- Grate the Pickles: While the vegetables are cooking, grate the sour pickles using the large holes of a grater or dice them.
- Add the Cucumbers: After 40 minutes of cooking, when the potatoes are fall-apart-in-your-mouth soft, add the pickles (along with the liquid left after grating them) to the pot. Let it cook for 5 minutes.
- Taste-Test: After those 5 minutes, taste the soup. If it’s not sour enough, grate in another small pickle (or half of a large one). If the soup lacks taste, add a little salt (about 1/4 teaspoon). Avoid adding the pickles and salt simultaneously, as the pickles bring their own saltiness. Instead, add pickles, cook the soup for 2 minutes, and taste again.
- Simmer: Let the soup simmer for about 15 minutes.
- Add Heavy Cream: Turn off the heat and stir in the heavy cream. If you’re concerned about curdling, temper it first. You can do this by pouring the cream into a small cup and warming it up in the microwave (at 50% power) or stirring in hot soup. If using the latter method, add a few tablespoons of hot soup, stir the cream, and repeat a few times until the cup starts getting warm. If using sour cream, definitely temper the cream.
- Remove Bay Leaves and Allspice Berries: Remove the bay leaves and allspice berries from the pot. If they are difficult to find, you can leave them in and instruct diners to watch out for them. Cracking an allspice berry in your mouth is not a pleasant experience.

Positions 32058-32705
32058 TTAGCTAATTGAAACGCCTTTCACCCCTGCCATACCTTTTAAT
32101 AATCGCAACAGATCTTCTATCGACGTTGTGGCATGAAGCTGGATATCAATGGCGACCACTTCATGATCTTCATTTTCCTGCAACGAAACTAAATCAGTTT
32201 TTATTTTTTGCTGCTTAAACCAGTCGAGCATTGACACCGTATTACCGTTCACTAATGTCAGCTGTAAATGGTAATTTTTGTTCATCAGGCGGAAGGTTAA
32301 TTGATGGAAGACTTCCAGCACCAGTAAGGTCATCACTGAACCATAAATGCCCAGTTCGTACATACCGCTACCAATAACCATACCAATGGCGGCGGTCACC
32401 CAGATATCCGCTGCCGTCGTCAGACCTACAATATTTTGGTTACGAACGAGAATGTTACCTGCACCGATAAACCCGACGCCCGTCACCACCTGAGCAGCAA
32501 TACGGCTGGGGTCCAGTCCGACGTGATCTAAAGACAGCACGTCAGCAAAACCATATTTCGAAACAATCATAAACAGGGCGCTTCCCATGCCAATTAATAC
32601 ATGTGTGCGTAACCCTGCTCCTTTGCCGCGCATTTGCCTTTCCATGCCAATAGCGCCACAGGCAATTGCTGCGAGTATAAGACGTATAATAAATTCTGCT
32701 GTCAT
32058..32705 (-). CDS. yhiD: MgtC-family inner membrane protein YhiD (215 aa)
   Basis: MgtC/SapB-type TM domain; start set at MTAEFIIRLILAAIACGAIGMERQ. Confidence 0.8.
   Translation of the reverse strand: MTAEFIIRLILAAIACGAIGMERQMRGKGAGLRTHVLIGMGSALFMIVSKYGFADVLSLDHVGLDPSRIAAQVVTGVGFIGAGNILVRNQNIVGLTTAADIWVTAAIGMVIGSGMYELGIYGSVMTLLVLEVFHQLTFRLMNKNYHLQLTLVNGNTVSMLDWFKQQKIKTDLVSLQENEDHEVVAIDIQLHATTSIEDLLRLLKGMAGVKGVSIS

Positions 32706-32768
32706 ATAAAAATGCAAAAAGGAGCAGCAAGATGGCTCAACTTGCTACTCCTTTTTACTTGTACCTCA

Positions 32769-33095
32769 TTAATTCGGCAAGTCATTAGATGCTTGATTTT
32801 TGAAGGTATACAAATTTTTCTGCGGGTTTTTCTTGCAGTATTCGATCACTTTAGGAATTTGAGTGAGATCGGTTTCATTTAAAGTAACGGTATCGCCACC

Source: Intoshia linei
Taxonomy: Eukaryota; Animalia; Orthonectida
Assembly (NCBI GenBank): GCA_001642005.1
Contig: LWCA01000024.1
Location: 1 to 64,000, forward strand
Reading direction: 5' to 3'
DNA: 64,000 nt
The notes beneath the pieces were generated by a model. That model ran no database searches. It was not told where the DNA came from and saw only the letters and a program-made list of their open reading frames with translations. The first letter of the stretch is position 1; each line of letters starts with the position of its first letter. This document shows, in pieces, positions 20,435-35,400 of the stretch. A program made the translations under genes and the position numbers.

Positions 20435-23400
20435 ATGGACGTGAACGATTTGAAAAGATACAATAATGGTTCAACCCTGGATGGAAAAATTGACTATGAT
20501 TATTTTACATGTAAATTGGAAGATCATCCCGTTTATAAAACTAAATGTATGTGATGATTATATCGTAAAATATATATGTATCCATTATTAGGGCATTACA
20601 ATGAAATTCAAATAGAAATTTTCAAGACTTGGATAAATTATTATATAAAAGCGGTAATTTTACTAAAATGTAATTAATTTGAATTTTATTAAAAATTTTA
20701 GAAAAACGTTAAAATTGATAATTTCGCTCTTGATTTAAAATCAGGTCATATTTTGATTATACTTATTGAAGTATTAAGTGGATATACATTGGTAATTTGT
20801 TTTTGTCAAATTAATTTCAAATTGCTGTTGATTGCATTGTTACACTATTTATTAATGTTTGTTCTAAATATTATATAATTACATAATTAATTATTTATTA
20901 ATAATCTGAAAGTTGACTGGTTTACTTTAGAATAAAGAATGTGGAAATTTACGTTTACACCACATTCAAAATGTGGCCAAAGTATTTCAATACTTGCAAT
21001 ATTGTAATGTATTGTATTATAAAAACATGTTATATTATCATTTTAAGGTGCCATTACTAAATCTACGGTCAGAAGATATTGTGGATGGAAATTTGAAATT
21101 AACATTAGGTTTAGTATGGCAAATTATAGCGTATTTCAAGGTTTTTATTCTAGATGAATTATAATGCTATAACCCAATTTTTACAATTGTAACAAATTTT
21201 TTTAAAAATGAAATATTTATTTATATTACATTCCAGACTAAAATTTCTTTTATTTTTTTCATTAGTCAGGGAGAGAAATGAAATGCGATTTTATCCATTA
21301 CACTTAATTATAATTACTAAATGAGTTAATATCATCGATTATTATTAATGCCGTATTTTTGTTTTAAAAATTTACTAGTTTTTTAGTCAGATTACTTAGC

Here are a few tips for making the soup:
- Rinse Pickles: If your pickles are very salty or sour, rinse them under running water before grating to reduce the intensity of the flavor. Discard the liquid left after grating if you want to add even more pickles to the soup.
- Cook Potatoes Thoroughly: Cook the potatoes for 30-40 minutes until they’re fall-apart-in-your-mouth soft. This results in a better consistency and flavor than just cooked-through potatoes.
- Don’t Add Cucumbers Early: Make sure the potatoes are fully cooked and soft before adding the cucumbers. Adding cucumbers too early can prevent the potatoes from softening. Cook all other vegetables until they are soft before introducing pickles to the soup.
This recipe is a simple version of sour pickle soup, but you can customize it:
- Add Extra Veggies: Leek, green onion, celery, or celeriac are good options for bulking up the soup. Limit the amount to 1-2 cups of sliced veggies to avoid overpowering the soup.
- Add Pasta or Rice: Cook pasta or rice as per the instructions on the label, transfer them to the plate, and pour hot soup over them. Use extra broth or water if adding pasta or rice.
- Add Cooked Meat or Kielbasa: For extra protein, add cooked meat (such as from chicken broth) or kielbasa. Cut the meat into small pieces or kielbasa into slices, and add it to the pot 5 minutes before finishing cooking.
Combine all three variations if you like.
How to Serve Polish Pickle Soup
This classic soup is perfect as the first course of a two-course meal. It’s light, tangy, and sets the stage for the main dish to come.